Does natural gas need a decarbonisation strategy?: The cases of the Netherlands and the UK

A commonly heard view from European gas stakeholders is that low carbon supply sources – renewables, nuclear power and coal with carbon capture and storage – on the scale necessary to achieve carbon reduction targets over the next decade will be unrealistically expensive, and that gas will inevitably become the “default” choice for future power generation. Floris van Foreest’s study challenges this assumption and asks whether natural gas needs a decarbonisation strategy, and what such a strategy might look like in terms of: carbon capture and storage, “renewable gas” and back-up for intermittent renewable energy. It specifically asks whether the natural gas industry can expect to prosper in a low carbon economy without making any specific decarbonisation commitments. With virtually all national, EU and NGO/academic energy roadmaps and scenarios projecting a declining share for gas in European energy balances, the industry needs to carefully examine both its assumptions and investments in relation to the carbon footprint of natural gas.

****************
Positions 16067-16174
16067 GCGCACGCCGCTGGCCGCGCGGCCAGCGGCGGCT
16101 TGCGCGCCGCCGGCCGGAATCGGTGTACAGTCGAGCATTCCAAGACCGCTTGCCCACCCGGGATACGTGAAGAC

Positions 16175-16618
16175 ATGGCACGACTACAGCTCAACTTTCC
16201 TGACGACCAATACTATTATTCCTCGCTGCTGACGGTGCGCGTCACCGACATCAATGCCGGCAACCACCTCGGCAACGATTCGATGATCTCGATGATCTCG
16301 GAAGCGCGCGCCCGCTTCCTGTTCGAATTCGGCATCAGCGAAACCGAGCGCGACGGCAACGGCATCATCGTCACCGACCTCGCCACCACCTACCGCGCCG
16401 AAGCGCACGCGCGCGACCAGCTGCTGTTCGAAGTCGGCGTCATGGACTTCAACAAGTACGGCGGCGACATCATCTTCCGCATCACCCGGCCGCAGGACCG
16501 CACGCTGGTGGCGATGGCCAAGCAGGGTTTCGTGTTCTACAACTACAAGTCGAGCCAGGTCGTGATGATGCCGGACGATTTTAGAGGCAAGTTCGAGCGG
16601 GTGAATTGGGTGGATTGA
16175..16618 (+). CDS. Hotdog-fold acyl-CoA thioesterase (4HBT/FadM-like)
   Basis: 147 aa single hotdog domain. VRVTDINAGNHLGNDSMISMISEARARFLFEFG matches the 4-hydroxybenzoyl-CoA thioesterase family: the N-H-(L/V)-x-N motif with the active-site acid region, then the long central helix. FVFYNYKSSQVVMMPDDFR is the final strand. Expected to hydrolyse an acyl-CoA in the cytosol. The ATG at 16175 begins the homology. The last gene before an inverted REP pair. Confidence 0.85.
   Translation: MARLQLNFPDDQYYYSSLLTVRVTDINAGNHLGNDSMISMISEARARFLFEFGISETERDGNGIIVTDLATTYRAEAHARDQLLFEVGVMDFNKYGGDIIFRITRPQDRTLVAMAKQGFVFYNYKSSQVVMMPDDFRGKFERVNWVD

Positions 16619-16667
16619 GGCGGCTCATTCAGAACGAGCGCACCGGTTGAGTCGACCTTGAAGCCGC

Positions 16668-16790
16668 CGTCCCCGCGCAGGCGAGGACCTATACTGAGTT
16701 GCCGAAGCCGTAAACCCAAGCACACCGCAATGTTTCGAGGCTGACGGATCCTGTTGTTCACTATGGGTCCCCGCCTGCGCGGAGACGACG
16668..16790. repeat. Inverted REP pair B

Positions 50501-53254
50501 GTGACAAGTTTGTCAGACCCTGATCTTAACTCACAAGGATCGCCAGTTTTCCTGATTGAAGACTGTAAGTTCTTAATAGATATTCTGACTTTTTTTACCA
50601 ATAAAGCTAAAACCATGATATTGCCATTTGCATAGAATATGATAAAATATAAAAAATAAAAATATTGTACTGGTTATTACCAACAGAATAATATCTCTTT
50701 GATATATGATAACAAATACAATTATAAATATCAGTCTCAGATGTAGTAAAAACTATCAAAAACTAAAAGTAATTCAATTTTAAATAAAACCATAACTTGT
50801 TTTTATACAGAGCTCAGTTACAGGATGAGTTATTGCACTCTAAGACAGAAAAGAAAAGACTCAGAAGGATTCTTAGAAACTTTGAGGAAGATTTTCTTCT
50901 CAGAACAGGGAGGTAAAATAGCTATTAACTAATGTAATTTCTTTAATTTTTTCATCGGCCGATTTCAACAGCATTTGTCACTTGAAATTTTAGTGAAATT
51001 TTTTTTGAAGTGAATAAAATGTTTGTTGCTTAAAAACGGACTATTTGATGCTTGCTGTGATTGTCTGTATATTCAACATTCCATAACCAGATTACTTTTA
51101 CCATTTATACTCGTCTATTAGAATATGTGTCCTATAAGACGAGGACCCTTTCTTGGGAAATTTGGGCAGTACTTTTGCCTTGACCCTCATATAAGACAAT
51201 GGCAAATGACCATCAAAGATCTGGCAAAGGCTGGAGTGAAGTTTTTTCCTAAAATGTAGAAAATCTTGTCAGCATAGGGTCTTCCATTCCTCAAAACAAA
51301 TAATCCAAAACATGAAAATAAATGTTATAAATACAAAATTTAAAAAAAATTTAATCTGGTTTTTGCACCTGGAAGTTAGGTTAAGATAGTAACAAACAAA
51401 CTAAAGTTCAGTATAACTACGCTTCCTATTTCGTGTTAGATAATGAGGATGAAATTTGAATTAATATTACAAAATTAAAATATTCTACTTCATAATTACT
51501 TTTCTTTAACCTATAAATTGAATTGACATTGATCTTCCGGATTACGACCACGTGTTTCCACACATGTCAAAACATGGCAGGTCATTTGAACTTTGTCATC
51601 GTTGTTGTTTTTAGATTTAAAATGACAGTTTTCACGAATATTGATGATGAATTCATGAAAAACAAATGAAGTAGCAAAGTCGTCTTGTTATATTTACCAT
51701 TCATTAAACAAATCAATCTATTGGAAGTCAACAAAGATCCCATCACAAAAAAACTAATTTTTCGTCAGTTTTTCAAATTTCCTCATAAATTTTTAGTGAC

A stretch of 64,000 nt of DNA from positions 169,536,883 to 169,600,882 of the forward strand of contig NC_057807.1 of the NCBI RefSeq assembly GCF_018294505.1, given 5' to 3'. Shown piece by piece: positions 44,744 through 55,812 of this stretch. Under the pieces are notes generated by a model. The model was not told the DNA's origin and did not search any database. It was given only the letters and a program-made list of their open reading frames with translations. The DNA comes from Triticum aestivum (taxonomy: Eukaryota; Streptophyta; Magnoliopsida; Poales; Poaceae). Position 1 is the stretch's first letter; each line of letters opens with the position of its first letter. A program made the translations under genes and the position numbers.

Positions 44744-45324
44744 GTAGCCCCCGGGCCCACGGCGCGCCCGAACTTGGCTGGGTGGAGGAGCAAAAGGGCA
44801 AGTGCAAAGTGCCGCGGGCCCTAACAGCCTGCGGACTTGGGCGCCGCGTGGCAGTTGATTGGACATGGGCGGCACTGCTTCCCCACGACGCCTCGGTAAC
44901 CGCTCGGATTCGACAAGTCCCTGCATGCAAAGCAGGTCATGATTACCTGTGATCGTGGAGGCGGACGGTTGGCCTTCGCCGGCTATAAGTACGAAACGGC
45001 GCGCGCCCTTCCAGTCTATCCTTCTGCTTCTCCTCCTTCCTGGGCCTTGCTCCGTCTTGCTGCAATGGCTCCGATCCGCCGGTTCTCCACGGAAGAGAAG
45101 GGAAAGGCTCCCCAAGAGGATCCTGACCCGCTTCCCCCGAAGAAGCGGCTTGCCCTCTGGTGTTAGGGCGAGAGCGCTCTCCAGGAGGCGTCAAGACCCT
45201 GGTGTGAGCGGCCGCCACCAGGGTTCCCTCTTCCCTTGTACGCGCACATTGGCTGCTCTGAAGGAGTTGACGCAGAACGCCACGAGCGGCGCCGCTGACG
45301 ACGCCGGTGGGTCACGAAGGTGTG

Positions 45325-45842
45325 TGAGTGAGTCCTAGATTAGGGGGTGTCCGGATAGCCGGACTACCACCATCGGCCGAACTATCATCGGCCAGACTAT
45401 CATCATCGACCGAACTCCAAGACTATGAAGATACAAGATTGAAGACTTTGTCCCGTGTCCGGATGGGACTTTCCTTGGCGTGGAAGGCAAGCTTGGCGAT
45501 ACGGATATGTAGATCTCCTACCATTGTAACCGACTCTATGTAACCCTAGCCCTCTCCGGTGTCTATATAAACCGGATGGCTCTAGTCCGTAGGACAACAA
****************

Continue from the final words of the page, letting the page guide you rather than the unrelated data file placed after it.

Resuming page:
By: Floris van Foreest

Latest Tweets from @OxfordEnergy

  • The Economist cites an OIES study: until oil-exporting countries shift economies away from oil, they need to cover…

    March 16th

  • OIES's @thierry_bros interviewed by Radio Vatican on East Med gas.

    March 15th

  • After the Gazprom-Naftogaz arbitration: commerce still entangled in politics

    March 15th

Sign up for our Newsletter

Register your email address here and we will send you notification of new publications, comment, articles etc. automatically.